URLs/Links: When a pin is intended to link to a blog post, web page, or similar, best practice is for the image to be the same as that used in the corresponding post or page. If it is not, users may become confused thinking they have reached the wrong destination. In may also create a poor reputation for the person or organisation posting the pin. Users should note, in order to ensure there is no abuse, Pinterest will not accept shortened urls.
This is where a user may add more detail and information about the pin, its content, and what it is they wish to share or achieve. In the above example of shoes, attention may be focused on any unique element e.g. specialised stitching, hand finished enhancements, region of origin, etc. Important: Primary highlights should be included in the first thirty (30) characters as those are likely to be the ones to appear with the initial pin display. It is necessary to click on the pin to expand it to see the remainder of the text.
There are some other aspects those posting pins are advised to consider:
- It is best if the description text does not repeat that in the title;
- It is wise to avoid using the term ‘Click’. (As mentioned this is not a social media site per se. Any url (link) attached to a pin will be displayed allowing users to choose for themselves whether to click it or not. This goes against normal advice but is apparently something relative to Pinterest.);
- If there are objects in the pin (image), advice is to name them. (Avoids any possible confusion regarding what the pin is about or its intended purpose.)
Ranking: Consistency, or as Pinterest refers to it, cohesion, is vital. To achieve the best possible exposure and to facilitate Pinterest’s algorithm, especially when linking to a blog post or similar, users should ensure the same keywords are utilised in the pin description as are in the post or page. In addition the same, or a very similar, image should be pinned. It should also be born in mind, Pinterest is not a here-today-gone-tomorrow site. Pins remain viable throughout and it may take time for the pins to get noticed. However, when they do it may lead to more sustained attention.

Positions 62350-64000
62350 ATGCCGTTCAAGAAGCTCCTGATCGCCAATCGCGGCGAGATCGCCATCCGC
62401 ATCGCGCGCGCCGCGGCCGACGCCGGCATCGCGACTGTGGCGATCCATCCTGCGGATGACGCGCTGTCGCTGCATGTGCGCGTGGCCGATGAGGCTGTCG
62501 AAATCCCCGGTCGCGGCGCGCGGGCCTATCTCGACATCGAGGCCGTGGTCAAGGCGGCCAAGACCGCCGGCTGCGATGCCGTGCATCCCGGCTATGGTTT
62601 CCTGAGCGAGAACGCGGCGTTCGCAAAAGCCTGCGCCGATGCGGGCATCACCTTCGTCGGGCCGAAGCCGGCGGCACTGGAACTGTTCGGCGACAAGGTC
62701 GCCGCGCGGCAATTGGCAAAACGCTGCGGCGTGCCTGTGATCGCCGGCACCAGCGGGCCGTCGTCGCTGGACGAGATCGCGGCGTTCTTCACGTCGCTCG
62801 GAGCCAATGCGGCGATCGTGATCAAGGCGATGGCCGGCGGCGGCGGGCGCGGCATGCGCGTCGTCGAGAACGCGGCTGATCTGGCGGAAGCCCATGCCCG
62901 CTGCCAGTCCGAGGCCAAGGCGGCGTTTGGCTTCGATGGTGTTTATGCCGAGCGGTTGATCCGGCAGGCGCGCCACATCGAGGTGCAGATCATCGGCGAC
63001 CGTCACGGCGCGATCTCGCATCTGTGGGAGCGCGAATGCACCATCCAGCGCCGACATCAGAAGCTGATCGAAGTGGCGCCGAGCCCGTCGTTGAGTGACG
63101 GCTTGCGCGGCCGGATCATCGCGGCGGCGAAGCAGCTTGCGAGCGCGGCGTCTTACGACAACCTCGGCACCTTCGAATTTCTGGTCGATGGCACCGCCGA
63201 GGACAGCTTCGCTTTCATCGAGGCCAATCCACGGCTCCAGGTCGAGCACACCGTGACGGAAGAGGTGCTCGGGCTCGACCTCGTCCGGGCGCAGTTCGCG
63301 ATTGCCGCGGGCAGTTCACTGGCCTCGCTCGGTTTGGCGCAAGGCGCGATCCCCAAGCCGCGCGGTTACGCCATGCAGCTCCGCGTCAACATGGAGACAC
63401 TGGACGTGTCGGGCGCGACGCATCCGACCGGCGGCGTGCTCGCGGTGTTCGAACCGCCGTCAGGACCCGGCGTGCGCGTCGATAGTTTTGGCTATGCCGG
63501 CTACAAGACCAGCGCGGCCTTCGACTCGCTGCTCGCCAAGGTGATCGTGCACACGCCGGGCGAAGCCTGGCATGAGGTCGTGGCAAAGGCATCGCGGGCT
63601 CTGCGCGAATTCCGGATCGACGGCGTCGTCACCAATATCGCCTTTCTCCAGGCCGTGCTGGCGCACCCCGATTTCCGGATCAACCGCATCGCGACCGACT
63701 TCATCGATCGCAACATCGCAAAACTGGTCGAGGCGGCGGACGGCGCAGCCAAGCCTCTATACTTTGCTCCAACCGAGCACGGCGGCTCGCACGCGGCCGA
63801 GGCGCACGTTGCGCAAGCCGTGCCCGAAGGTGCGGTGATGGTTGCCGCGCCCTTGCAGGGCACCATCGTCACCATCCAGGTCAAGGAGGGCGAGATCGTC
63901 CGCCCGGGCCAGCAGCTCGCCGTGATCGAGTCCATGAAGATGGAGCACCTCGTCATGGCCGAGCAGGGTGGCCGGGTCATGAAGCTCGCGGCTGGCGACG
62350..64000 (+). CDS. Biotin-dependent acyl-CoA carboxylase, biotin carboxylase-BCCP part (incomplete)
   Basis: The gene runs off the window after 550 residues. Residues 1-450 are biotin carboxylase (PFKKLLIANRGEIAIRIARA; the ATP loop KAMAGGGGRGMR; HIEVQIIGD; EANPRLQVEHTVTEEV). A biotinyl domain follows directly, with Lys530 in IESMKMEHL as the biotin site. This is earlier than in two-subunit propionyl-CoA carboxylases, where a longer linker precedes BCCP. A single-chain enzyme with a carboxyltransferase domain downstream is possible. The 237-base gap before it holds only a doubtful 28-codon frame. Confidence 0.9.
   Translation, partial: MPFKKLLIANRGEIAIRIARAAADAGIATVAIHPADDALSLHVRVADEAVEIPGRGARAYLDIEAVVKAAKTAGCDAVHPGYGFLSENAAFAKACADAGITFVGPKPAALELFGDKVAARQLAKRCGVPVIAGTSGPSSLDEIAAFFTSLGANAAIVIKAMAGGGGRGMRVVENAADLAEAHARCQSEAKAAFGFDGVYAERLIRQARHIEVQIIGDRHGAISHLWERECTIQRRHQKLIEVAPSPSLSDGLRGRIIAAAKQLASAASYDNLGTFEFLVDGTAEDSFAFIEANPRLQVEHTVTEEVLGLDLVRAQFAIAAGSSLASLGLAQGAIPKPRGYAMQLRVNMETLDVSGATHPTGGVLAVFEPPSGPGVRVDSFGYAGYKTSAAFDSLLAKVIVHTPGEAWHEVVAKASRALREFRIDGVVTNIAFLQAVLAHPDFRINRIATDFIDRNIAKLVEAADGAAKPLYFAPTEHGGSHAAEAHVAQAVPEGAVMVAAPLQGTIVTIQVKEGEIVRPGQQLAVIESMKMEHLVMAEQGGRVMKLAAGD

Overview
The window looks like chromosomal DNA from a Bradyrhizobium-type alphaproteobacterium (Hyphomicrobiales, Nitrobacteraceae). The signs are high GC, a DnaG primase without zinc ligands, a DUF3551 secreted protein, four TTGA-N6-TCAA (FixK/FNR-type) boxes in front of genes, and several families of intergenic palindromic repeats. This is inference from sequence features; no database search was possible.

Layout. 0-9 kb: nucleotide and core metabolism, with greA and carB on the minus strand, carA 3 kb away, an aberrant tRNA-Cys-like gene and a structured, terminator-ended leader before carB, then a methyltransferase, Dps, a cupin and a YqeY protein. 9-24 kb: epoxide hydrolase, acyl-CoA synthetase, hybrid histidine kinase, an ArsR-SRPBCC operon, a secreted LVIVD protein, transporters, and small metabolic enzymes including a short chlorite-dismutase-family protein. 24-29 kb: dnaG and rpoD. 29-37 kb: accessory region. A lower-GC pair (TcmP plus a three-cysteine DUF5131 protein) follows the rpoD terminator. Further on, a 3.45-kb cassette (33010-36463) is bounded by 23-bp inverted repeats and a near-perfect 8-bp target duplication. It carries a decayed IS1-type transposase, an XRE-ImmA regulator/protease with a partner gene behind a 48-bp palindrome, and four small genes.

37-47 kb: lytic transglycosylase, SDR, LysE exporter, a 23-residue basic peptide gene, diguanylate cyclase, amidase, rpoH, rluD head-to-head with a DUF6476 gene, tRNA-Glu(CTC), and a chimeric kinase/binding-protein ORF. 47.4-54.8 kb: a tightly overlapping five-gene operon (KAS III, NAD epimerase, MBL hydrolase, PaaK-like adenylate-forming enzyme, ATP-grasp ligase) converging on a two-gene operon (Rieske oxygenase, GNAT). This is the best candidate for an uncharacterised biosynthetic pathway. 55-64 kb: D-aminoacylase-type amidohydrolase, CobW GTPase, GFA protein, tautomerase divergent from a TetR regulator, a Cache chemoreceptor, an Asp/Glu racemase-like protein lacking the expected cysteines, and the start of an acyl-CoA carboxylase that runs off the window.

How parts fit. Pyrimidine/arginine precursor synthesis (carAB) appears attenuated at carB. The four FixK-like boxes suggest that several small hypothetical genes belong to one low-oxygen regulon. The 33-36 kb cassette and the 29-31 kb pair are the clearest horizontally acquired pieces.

Naturally, a keyword should relate to the topic depicted, implied, or referred to, in the pin. Consequently, there are usually some obvious ones. To test these without leaving the Pinterest environment a user may enter the word or phrase within the search bar and observe which boards and pins are displayed. Beside confirming, or not, the validity of the word or phrase, users may also glean additional possibilities by delving into the displayed boards and pins as well as considering the options shown in the resulting dropdown list.
When searching a word or phrase entered in the search bar, Pinterest will comb through all areas: board title; pin title; pin description; looking for a match. An exact match is not required: the system will examine word combinations looking for at least one matching word. For example: if someone is looking for the latest lipstick and has entered ‘lipstick’ in the search bar the system will pick up on the word in a phrase such as ‘Get your free trial lipstick.’
Within online activity keywords play an important part, particularly for those who wish to gain attention for a product or service. Pinterest is no different.
It is essential, to avoid the possibility of accounts being blocked or deleted, and not to earn a bad reputation, only relevant keywords are added in appropriate areas. Users must also resist any temptation to stuff titles and descriptions with irrelevant keywords simply in an effort to gain what will be unwarranted attention. It will be noticed.
When linking to a post or page, maintaining some consistency in description and image will help avoid possible confusion and loss of interest.
Though Pinterest is not a social media site per se it is a popular one. Beside the general entertainment gained from viewing great images it now appears many utilise the site to discover new products and interests. It is therefore worth authors and entrepreneurs time to consider it as another branch for their sharing, publicity, and marketing. Irrespective of their aim all users should keep in mind the entertainment value of Pinterest.
Disclaimer: Other than being a general user, neither T. R. Robinson Publications nor T. R. Robinson have any affiliation with Pinterest. Nor do either receive any renumeration for referring to the site.
Making the Most of Pinterest – Part 2: Keywords
Pinterest for Authors
SEO – Keywords
SEO (Search Engine Optimisation)
URL (Uniform Resource Locator)
One thought on “Making the Most of Pinterest – Part 1: Keywords”
Good info, I’ll have to read this a few times